Packaging design is a creative process and involves the creation of many alternatives for testing purposes. Effective package and product design walks the line between the familiar and the futuristic. Henry Dreyfuss calls the strategy of anchoring people in past familiarity survival form. Because these deep needs (stimulation and comfort) are key to success, Cheskin believes research “that probes unconscious motives” can find the right balance between old and new.

The Future of Advertising

Most American advertising specialists depend primarily on copy for getting their messages across. Language is their basic means of communication.

The prime objective of European producers was to entertain, to amuse, to please. The selling is indirect, subtle, unobtrusive, not overbearing as most American commercials are.

Discussing the future of advertising, Cheskin finds that most advertisements will irritate movie goers; however, he finds an interesting alternative in European ads which are longer and more artistic. The theme of connecting images and ideas with the buyer is highlighted. By using imagery and conceptual communication, the European ads resulted not only in a high recall rate, but a positive association in the minds of the buyers. Cheskin advocates a “soft sell” approach over the repetitive, irritating “hard sell” that increases recall, but does not motivate buying behavior.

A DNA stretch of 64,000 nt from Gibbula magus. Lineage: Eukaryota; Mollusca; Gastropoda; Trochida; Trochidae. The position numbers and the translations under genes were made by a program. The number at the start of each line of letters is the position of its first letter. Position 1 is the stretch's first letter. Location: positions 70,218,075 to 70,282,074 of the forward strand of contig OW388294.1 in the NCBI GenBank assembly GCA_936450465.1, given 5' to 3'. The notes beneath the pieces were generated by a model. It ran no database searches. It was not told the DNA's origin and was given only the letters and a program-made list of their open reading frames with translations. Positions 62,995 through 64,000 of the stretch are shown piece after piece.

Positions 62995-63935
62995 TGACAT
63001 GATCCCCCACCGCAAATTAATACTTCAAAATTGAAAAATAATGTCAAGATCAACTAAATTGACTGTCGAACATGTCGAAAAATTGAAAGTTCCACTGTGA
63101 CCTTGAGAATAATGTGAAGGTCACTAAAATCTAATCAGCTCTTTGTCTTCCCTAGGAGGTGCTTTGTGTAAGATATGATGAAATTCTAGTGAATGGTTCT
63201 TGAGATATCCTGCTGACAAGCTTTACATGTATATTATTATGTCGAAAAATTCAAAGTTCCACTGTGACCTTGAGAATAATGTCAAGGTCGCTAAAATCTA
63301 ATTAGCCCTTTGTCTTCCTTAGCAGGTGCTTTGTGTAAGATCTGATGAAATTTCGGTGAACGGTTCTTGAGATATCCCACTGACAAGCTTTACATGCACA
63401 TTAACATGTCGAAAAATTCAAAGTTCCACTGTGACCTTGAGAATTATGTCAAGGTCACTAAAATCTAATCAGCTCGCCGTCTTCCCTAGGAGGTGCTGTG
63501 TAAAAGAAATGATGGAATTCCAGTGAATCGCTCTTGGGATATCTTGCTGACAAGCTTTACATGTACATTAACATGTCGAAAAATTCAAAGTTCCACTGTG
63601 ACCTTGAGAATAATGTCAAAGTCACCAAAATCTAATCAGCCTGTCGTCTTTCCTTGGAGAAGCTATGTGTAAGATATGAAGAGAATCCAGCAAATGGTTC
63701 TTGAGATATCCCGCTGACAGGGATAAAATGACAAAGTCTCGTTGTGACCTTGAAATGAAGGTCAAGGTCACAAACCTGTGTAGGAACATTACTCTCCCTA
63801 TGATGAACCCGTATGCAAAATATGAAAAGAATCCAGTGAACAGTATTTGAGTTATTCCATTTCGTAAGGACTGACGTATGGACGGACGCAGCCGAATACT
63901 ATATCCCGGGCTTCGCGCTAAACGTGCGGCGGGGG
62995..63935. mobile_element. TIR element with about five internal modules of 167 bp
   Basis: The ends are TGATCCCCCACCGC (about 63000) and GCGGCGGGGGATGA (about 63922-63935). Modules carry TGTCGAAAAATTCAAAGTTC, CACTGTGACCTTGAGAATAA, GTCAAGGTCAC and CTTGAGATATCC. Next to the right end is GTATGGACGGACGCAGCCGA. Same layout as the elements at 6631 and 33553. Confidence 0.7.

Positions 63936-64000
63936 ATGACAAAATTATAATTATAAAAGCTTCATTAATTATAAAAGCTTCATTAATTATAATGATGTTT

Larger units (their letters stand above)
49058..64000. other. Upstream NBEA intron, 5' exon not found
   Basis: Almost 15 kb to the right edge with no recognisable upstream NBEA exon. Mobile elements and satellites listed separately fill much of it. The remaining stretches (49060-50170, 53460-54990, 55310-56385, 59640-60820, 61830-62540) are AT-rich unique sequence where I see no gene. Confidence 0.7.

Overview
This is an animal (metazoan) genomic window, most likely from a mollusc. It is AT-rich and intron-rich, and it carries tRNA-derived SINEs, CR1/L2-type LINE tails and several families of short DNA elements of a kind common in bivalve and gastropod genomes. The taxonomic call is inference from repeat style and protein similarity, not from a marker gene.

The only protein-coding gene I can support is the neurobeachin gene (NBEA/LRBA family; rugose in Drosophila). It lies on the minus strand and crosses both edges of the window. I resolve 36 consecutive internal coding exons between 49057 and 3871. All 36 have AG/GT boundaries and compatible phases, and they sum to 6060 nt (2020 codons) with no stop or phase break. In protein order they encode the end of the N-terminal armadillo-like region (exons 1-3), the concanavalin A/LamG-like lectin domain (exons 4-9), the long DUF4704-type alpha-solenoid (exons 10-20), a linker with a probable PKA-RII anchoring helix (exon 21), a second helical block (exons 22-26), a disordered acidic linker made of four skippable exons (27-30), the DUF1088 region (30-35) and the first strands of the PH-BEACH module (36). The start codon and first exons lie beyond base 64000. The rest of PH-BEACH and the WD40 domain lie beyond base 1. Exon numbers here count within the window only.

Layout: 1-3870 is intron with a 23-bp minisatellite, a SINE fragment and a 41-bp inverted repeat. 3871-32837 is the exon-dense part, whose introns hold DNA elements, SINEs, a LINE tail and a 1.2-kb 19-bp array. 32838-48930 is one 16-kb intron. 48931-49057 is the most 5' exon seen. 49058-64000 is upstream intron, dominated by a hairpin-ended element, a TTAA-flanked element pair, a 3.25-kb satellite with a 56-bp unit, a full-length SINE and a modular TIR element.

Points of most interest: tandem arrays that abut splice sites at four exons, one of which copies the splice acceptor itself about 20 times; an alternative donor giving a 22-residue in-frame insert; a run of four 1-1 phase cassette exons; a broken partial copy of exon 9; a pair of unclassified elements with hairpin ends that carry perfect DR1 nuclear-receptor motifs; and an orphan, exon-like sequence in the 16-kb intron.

Why People Buy is a fascinating book due to the foresight and varied observations of its author. Writing during the Cold War, Cheskin brought a wide range of perspectives and tools to what was previously an intuitive and subjective field. His findings are still the subject of marketing programs and books on consumer behavior. The first of the book describes his findings about human motivation. The second half focuses on his research methodology and specific findings. As Cheskin covers marketing topics, his insights and themes surface and combine in various examples. This book is difficult to find and expensive on-line, but well worth the read if you have a good library network to draw upon.


Why People Buy: Motivation Research and Its Successful Application (Rebel Reads)